“If given the ability, I would narrow or eliminate traffic lanes where possible, particularly at the intersection of 5&20 and 332. A recent transportation study proposes narrowing these lanes. A smaller intersection would not increase traffic build up and would help weave together the Main St. business and the lakefront, creating an inviting corridor. I am ready to work with state officials to advocate for sound transportation policy to help reconnect the City cut off by multi-lane highways.”
As a follow-up: What is one thing your community does right that you’d like to reinforce if elected?
“I am very proud of the City of Canandaigua serving as a leader in sustainability, not just in earning Climate Smart Communities Bronze level, but by banning pesticides on public land and taking measures for flood mitigation to limit contamination of the lake, and balancing costs with environmental impact in all capital investments.”
Looking at your community over the next 10-20 years: What do you see? Are the actions being taken now good for the long-term sustainability of it?
“Over the next 10 years, if not sooner, major projects like Pinnacle North, Labelon, the former Tom’s Mobil, and several other developments will help alleviate the City’s housing shortage and be a boon to the City economically. I believe we should actively work with our community housing partners to develop more affordable housing options, and prioritize assistance for middle income home maintenance and historic preservation. Canandaigua City Council should work with the Ontario County IDA to advocate for development in a way that benefits our community without unnecessarily limiting the tax base. The City will continue to develop bike lanes and pedestrian amenities to weave neighborhoods together and connect Lakeshore to Downtown, Uptown in the Town of Canandaigua, and an active Recreational District, anchored by the Canandaigua Civic Center and newly proposed YMCA facility. Our retail districts will flourish with locally sourced products, services, and experiences, enjoyed by a wide market of residents and visitors.”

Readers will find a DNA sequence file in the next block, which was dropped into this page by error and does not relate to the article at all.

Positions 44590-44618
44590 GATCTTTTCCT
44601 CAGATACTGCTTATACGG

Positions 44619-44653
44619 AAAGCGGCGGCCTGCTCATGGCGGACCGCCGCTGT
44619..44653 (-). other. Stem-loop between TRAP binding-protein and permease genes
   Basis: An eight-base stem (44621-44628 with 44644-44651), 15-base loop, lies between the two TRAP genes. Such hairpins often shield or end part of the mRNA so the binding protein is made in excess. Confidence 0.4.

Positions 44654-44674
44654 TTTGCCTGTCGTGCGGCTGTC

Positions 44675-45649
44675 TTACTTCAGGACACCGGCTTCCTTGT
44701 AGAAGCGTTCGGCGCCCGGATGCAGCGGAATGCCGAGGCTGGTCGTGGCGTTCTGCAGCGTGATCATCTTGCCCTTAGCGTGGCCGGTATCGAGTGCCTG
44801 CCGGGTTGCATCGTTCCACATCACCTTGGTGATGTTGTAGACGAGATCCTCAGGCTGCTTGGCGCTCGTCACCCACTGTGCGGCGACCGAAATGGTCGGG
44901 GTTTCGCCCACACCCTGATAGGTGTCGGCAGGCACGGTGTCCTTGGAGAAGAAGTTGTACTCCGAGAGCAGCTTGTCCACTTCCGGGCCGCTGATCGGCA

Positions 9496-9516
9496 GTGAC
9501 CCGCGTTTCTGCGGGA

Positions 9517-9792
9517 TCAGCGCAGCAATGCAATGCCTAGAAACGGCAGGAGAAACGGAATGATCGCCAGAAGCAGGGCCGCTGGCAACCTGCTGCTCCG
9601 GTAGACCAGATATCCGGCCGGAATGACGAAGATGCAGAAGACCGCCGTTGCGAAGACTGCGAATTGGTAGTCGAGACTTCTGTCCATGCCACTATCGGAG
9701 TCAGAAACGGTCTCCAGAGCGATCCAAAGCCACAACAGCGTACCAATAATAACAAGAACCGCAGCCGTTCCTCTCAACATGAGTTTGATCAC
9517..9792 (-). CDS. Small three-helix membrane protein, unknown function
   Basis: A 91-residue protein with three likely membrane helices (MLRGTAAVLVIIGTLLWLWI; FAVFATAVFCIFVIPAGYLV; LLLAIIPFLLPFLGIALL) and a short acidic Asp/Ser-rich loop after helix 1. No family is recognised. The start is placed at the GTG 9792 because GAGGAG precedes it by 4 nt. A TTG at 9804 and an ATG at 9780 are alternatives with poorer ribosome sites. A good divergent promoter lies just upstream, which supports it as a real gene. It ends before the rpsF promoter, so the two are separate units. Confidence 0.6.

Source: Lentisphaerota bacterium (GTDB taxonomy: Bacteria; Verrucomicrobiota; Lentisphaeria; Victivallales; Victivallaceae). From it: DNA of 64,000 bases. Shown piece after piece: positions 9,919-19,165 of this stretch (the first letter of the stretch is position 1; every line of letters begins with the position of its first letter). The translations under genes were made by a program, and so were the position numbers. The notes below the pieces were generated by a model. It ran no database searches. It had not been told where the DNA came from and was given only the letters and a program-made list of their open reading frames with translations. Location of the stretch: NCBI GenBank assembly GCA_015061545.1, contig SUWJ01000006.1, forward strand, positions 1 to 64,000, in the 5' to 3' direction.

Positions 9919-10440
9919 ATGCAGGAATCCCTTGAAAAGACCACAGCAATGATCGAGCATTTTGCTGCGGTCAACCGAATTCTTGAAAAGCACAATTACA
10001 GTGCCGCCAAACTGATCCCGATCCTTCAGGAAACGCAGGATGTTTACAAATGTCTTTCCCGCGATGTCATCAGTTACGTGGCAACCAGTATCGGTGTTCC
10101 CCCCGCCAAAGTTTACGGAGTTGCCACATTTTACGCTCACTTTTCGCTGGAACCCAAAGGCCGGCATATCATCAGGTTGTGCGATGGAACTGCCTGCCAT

Rural communities in the Finger Lakes and Upstate New York are getting older. This poses challenges on a number of fronts (whether it be related to services or attracting a younger population for that long-term sustainability). What would you like to see happen to make your community better for aging population, as well as a place for people in their 20s and 30s to call home?
“We should encourage a mix of housing options for all life stages and income levels. Canandaigua is fortunate to have both Thompson Hospital and the VA Medical Center in the City, along with multiple urgent care, medical specialists, and ancillary health services. Continuing to support medical services across the lifespan will help ensure excellent care for all residents. Walkability and accessibility is essential to a healthy community. It benefits young people, older people who don’t drive, and makes Canandaigua an inviting and friendly place to live and work.”
People want to see change. So, give us the elevator pitch: Why should voters choose you this November? What differentiates you from any other candidate for local office?
“What makes me an asset to Canandaigua City Council is that I am a professional community and economic development planner with an educational, work, and volunteer background that makes me uniquely qualified to address the needs and opportunities that the City will face over the next 4 years.”